Plans have been disrupted for many travellers due to the Coronavirus pandemic with the airline companies being particularly hard hit.
Given the uncertainty with lock-downs to varying degrees across most jurisdictions, it seems reasonable for airlines to refund the cost of flights if they can't provide the flight on the agreed date.
Unfortunately, many airlines seem to be hanging on to customers money and offering vouchers or credits for future airline travel at some unknown date.
Airline customers are left out of pocket wondering if the airline companies will survive the crisis to honour these vouchers or credits.
At least one British Airways customer who contacted me this week is in this situation, holding approximately £1200 of British Airways vouchers that he has repeatedly but unsuccessfully tried to use to purchase new travel. He has been unsuccessful trying to contact British Airways by phone and is asking what options are available.
After you have made reasonable attempts to recover your money from the airline, my suggested options include:
- contacting your banking provider to reverse the transaction on your credit card (assuming you used a credit card to pay for the travel)
- pursuing a claim via the CEDR which will cost you £25 if you are unsuccessful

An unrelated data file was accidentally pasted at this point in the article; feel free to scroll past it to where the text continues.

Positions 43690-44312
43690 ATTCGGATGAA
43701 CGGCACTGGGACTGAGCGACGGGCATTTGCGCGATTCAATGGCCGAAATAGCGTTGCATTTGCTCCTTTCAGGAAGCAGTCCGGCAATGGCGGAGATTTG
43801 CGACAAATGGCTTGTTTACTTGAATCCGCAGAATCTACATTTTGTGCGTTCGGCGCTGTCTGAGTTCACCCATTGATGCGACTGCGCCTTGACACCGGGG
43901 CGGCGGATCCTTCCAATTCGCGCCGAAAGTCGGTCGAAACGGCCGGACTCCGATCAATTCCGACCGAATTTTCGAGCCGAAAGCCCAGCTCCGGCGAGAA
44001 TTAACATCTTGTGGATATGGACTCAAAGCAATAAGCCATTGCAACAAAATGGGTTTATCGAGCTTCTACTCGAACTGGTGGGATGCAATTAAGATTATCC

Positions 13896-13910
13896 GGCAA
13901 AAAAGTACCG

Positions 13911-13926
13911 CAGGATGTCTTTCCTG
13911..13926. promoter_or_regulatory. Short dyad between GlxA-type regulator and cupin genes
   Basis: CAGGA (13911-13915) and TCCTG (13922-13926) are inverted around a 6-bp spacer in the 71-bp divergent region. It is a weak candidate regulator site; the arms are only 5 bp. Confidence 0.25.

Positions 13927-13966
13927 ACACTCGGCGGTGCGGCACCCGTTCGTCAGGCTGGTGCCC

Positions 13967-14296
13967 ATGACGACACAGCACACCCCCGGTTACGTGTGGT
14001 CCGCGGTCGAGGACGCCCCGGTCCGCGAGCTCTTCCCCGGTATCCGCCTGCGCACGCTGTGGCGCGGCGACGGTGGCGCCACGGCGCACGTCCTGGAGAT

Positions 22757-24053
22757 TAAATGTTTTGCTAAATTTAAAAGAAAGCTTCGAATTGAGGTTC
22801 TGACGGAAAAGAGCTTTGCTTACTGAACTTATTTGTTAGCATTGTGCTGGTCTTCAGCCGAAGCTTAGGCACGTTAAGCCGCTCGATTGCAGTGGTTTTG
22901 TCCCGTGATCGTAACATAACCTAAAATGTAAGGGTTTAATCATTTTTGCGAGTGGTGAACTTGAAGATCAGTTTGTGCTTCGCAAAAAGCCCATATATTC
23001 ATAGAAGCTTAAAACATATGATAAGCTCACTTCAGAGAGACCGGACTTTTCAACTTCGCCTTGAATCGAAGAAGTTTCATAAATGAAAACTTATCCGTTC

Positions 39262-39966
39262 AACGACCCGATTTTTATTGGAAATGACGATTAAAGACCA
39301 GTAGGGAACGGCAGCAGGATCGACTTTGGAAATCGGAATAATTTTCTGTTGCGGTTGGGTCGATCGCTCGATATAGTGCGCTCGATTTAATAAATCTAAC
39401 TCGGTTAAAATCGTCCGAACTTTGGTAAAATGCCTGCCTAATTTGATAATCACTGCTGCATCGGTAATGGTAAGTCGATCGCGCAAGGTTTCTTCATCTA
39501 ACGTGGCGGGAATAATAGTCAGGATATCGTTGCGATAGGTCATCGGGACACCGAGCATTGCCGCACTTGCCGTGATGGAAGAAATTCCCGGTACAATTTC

- pursuing a claim via the small claims court (which may be difficult or impossible if you live outside the UK)
- finding some professional help with your claim
Professional help is available e.g. there is some excellent advice on the Bott and Co. website including:
- It is specifically EU Regulation 261 laws relating to cancelled flights that are relevant for cancellations relating to Coronavirus. Under this law, you are legally entitled to a refund within seven days equal to the price you paid for your ticket.
- This law applies to flights that would have departed from the EU or arrive in the EU on an EU based airline.
- The United Kingdom is still part of the EU until the end of 2020, so the above criteria apply at a minimum to all EU and UK based airlines.
Update: According to Bott and Co, "EU Regulation 261/2004 was written into UK law at the end of the Brexit transition period, meaning you have exactly the same rights to claim flight compensation as you did when the UK were members of the EU."
Bott and Co. can pursue a claim on your behalf and they have a very high success rate. They charge 25% of the refund amount recovered in successful claims and charge nothing if they are unsuccessful.
I am not affiliated with Bott and Co. but they do seem to be the experts at this.